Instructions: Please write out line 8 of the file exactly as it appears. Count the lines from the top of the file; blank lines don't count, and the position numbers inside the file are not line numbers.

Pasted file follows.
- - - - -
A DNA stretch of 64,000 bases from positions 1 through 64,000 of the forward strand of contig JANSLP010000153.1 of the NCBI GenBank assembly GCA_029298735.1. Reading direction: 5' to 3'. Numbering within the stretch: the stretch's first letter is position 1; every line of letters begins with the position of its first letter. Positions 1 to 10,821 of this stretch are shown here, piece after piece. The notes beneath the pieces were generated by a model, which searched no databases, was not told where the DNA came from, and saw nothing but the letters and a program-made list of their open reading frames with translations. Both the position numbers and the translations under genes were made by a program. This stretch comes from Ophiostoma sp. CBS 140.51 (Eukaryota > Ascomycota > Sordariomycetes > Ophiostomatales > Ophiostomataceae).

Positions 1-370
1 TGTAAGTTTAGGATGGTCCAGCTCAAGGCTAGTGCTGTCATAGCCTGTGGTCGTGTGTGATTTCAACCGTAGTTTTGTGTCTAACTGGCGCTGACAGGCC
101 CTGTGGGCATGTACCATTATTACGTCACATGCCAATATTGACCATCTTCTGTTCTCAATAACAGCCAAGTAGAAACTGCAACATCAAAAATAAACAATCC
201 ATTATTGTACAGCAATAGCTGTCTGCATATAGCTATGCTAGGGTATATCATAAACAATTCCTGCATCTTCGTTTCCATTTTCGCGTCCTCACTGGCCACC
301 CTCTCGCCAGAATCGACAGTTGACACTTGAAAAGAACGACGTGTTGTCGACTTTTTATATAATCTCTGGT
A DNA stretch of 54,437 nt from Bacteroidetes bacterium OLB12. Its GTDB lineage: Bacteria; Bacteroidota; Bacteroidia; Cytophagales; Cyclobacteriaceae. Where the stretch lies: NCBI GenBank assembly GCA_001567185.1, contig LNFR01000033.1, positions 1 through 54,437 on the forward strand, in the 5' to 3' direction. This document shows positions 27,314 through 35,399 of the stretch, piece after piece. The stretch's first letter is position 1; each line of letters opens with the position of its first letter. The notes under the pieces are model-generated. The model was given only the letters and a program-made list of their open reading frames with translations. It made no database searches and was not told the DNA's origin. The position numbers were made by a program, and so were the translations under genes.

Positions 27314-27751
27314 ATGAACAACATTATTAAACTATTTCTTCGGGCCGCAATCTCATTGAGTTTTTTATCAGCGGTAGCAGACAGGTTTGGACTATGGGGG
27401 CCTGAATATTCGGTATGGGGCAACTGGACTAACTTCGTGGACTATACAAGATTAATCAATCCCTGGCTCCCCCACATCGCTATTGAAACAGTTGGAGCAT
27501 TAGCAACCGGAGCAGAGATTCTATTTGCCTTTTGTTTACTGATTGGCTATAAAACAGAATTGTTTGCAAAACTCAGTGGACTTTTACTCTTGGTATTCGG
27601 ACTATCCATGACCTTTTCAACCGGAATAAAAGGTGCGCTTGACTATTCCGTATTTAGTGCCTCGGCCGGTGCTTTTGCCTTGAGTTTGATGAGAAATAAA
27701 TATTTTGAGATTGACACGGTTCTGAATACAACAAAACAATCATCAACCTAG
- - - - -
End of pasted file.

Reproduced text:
Positions 27314-27751